2. Select your support. Choose two, sturdy trees that show no signs of rot. Maple, oak or beech varieties work best. Traditional hammocks must be hung 6 to 8 feet above the ground, to accommodate the material dipping. Spreader bar hammocks can be hung 4 to 5 feet from the ground.

3. Measure the distance. Whether you have a traditional or spreader bar hammock, try to use trees that are distanced enough so that your hammock is stretched out completely. In most cases, trees are not placed ideally and homeowners will have to extend the hammock with a chain. Make sure the chain isn’t more than 18 inches on either side to avoid tearing.

4. Hang it up. Secure the hammock with tree-fastening straps, which sometimes come with the hammock. If you’re buying separately, look for straps that have a loop and a metal ring. Attach the straps with S-hooks to the hammock, and enjoy your new backyard retreat.

Source: Zillow Blog

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Wood or Composite: Which Deck Material Is Right for You?

July 29, 2014 3:00 am

(BPT) - Adding a deck or replacing an old one is a popular project in warmer months – one that provides outdoor entertaining space and enhances home value. If you’re considering a deck project this season, will you choose to build with wood or composite?

Decks built from either material have a high return on investment at the time of resale. Both can provide your family with a great space in which to enjoy warm weather. Before you decide which material is right for your deck, learn the truth behind these common myths.

Myth: Wood is “greener” than composite decking.

Truth: In many ways, composite decking is more eco-friendly than wood. When you consider the life cycle of both products, composite products emerge as materials with minimal environmental impact. Your final, finished deck requires no harsh chemical treatments to make it resist rot and stain, and it will last for decades. That durability means less energy consumption, fewer resources needed to replace it and less discarded material in landfills.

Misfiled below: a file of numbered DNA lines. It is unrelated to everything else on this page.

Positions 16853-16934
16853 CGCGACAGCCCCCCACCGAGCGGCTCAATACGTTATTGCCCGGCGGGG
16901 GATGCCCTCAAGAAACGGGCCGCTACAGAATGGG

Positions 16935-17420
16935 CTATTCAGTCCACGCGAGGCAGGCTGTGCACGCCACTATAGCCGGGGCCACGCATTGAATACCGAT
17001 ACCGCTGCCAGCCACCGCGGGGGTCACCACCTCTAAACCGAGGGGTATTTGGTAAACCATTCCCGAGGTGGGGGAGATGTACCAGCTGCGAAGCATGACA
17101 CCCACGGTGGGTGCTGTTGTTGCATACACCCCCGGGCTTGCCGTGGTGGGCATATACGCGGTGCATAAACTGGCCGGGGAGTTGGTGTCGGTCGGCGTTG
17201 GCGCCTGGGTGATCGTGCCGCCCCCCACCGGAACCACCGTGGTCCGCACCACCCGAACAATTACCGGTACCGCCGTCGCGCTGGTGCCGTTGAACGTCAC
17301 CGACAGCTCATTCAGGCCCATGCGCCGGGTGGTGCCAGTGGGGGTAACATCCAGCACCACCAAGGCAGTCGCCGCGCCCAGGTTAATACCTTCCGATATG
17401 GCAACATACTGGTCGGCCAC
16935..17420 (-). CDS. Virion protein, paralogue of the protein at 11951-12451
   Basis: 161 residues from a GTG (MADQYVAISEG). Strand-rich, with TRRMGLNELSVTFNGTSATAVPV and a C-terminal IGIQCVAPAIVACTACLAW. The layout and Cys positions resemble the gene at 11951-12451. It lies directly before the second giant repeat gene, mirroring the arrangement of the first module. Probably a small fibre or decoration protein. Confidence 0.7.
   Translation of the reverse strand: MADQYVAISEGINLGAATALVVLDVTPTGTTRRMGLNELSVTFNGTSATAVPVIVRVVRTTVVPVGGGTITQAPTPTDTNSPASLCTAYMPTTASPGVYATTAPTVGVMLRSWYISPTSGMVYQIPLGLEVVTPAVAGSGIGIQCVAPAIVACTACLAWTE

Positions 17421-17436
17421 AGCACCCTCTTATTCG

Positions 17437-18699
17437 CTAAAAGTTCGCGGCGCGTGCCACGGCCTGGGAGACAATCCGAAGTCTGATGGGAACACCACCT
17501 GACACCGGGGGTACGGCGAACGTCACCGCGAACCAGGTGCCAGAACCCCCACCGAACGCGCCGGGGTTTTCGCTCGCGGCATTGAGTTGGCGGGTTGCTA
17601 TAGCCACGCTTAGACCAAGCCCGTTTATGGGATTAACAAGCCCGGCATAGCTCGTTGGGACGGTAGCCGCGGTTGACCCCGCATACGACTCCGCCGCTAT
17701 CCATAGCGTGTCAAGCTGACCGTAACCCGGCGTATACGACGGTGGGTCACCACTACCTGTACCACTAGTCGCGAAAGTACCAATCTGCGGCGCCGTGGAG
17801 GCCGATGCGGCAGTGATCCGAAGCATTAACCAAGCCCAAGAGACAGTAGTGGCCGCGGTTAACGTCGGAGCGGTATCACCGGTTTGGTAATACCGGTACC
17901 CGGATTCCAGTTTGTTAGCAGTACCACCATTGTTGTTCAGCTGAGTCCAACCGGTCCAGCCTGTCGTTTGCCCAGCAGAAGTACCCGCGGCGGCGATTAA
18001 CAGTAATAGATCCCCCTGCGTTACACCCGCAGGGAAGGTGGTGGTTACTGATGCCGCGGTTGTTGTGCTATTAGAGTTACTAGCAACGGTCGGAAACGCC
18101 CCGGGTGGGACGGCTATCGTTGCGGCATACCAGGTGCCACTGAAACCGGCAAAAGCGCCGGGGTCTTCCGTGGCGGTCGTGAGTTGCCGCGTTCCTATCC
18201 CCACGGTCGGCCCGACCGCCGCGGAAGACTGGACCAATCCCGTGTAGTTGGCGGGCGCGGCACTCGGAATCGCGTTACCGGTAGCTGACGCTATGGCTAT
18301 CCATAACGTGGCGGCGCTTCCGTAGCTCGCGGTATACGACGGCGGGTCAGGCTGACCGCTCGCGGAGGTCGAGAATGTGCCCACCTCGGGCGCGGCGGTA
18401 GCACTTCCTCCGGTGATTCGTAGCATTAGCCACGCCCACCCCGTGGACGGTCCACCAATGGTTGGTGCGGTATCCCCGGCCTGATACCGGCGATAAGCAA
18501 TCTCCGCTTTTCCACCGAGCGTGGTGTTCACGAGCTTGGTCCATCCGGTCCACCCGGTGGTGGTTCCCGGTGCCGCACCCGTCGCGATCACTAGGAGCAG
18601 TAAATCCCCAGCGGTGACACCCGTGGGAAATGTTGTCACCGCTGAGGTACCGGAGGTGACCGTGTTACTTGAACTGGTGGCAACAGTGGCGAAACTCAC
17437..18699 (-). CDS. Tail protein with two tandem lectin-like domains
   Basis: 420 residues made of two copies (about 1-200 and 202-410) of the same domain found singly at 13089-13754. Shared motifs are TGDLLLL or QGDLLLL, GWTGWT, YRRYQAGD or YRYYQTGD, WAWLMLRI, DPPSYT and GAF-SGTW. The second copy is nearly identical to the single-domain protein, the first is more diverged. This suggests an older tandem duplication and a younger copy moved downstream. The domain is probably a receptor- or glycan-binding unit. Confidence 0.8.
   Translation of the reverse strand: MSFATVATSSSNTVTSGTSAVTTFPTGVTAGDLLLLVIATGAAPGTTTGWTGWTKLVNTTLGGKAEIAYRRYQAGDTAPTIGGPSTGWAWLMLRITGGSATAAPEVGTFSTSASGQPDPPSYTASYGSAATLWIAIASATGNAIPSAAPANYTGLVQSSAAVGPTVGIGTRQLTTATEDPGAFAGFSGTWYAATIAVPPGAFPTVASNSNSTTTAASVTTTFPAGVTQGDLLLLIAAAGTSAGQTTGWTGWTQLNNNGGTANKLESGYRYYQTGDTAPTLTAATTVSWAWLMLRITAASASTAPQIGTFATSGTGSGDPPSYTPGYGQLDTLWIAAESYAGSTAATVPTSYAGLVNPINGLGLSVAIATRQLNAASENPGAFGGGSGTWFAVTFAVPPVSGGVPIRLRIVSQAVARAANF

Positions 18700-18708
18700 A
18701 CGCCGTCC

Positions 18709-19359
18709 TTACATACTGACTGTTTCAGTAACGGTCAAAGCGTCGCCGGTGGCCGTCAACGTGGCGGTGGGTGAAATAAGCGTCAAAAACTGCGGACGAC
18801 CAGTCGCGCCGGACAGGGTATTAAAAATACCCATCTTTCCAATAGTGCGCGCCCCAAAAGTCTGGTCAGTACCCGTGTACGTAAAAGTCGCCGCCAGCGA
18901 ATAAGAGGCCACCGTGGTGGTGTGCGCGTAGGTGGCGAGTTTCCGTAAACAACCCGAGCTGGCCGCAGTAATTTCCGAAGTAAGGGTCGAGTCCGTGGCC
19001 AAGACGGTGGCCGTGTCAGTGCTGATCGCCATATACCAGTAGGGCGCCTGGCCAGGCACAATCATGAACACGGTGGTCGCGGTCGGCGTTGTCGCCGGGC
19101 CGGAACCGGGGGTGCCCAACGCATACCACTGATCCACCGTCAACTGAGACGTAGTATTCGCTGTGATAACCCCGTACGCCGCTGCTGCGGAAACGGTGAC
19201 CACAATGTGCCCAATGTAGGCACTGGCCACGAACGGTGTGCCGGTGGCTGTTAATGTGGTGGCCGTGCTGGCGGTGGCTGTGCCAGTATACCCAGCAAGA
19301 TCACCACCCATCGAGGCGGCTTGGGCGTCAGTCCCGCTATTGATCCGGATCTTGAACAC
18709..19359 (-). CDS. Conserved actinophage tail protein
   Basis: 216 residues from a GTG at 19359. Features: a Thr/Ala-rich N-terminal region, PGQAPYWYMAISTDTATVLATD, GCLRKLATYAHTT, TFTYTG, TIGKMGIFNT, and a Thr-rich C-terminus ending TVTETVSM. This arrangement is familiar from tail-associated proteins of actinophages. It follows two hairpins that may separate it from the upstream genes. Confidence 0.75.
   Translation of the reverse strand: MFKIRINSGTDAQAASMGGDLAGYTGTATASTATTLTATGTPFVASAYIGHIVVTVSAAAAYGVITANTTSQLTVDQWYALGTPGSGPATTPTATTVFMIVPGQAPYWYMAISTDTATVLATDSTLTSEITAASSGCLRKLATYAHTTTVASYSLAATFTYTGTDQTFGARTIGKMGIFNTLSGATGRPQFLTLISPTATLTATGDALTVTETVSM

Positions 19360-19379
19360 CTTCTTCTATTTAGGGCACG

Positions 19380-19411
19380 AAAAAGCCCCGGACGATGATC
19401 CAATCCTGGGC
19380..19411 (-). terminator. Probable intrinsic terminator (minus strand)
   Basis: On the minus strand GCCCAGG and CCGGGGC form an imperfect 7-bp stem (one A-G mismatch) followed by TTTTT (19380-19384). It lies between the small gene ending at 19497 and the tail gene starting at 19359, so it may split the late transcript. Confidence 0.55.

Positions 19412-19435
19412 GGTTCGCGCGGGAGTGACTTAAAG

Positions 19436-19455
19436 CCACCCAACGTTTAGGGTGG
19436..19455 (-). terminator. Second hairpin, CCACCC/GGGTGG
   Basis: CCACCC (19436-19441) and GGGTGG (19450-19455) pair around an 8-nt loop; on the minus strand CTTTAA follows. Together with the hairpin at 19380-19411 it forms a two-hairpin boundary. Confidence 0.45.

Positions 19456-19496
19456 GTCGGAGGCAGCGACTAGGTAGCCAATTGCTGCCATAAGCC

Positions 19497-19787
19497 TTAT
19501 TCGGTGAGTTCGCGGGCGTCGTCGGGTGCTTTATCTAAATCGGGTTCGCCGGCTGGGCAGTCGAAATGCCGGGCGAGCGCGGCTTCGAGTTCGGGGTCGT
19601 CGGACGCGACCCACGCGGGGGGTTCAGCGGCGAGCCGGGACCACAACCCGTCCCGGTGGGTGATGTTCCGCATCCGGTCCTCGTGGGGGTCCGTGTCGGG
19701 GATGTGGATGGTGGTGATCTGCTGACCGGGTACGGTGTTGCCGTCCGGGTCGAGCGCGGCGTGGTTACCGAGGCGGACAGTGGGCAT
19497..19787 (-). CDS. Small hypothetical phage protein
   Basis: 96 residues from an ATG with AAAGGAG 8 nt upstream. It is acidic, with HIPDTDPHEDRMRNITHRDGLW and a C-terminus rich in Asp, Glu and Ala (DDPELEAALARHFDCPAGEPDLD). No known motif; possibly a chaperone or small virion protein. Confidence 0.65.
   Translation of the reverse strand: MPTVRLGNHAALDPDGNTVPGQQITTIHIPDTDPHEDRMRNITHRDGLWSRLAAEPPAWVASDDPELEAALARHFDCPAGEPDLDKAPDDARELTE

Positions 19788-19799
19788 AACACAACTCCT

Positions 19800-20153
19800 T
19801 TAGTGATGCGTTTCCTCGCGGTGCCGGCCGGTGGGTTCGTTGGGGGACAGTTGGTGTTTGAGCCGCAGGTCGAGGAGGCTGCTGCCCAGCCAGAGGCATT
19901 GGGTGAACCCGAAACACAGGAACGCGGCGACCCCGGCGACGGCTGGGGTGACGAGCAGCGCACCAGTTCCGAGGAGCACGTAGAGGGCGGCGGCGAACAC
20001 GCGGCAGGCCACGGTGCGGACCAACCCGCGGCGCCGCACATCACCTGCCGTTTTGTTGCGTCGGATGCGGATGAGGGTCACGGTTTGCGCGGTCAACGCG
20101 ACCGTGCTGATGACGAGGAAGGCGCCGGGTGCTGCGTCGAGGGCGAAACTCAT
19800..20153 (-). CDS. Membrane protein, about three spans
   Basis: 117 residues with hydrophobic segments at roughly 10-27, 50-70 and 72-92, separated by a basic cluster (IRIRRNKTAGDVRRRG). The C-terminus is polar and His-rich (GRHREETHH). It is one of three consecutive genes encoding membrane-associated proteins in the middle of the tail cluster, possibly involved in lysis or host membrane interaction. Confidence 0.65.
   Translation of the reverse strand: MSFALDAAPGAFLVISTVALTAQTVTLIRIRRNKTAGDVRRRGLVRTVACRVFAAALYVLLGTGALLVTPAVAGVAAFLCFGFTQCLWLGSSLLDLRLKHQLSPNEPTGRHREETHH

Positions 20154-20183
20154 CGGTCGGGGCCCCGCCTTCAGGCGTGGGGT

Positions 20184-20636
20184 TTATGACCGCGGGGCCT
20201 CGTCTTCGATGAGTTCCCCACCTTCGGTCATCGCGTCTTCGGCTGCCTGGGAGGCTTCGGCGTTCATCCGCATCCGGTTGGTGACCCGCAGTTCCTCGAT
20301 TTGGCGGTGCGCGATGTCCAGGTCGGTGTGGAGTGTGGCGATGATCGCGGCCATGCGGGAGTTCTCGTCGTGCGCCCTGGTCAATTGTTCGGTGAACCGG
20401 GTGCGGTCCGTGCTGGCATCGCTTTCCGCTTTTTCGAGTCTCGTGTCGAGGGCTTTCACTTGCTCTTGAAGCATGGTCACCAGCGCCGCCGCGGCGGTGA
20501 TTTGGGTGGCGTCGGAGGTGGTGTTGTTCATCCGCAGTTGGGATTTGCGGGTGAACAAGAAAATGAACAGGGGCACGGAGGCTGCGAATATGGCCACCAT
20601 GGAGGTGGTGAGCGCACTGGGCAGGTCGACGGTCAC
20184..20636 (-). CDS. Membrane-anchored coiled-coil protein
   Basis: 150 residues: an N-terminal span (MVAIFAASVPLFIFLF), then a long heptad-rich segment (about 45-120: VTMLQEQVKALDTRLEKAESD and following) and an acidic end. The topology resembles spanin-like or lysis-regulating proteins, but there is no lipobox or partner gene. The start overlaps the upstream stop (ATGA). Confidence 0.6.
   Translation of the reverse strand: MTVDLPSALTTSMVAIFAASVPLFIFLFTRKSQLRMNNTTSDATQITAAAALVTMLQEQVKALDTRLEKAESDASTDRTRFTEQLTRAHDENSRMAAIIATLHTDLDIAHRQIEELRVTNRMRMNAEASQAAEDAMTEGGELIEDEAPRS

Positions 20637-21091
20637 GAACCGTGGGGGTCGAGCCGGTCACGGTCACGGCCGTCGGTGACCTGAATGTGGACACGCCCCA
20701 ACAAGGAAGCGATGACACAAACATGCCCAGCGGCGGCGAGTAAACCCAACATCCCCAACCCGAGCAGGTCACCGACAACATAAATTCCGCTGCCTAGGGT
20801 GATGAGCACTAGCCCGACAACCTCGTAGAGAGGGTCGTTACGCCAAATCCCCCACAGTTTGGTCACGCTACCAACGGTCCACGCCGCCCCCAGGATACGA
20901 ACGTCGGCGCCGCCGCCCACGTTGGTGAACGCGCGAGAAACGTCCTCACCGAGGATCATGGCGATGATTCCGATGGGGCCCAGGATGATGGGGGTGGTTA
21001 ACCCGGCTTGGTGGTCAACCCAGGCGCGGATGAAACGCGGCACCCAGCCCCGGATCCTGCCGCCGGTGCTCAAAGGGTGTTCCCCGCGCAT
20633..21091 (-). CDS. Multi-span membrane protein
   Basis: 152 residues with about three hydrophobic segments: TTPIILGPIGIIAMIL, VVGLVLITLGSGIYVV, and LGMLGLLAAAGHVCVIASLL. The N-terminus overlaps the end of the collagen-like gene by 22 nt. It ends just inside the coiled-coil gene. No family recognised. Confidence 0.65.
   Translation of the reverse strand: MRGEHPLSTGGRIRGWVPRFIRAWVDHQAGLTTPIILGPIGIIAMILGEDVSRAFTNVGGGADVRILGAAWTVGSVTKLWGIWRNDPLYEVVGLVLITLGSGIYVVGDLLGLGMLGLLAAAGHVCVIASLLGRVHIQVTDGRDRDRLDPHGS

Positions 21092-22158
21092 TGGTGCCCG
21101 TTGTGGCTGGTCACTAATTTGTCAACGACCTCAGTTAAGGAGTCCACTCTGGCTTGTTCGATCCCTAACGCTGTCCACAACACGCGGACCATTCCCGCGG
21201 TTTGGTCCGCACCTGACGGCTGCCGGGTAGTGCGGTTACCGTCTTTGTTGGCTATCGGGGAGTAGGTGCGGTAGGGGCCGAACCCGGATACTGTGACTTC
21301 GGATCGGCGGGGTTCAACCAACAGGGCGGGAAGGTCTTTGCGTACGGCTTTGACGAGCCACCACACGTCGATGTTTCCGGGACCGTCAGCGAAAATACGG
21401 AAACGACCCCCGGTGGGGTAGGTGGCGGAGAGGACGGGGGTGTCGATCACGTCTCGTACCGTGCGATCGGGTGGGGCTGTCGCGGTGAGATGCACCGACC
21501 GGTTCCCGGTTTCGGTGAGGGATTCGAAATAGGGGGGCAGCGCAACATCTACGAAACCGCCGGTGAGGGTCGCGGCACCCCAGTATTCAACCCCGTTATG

Myth: Composite decking is too expensive.

Truth: While the initial outlay for materials may be the same as exotic woods or more than pressure treated wood, the durability, longevity and low-maintenance requirements of composite mean it will actually cost less over its lifetime than wood. Composite eliminates the cost of re-staining a deck every year, and its rot-resistant qualities greatly curtail repair costs.

Myth: Wood is a better material for do-it-yourself decks.

Truth: If your DIY skills are up to working with wood, you can definitely build your own deck using composite materials. In fact, composite products are easier to work with than wood in many ways. Unlike wood, composite planks won’t splinter or fracture. Finally, when your deck is done, you can start enjoying it right away, without the need to stain or seal the deck before you can use it.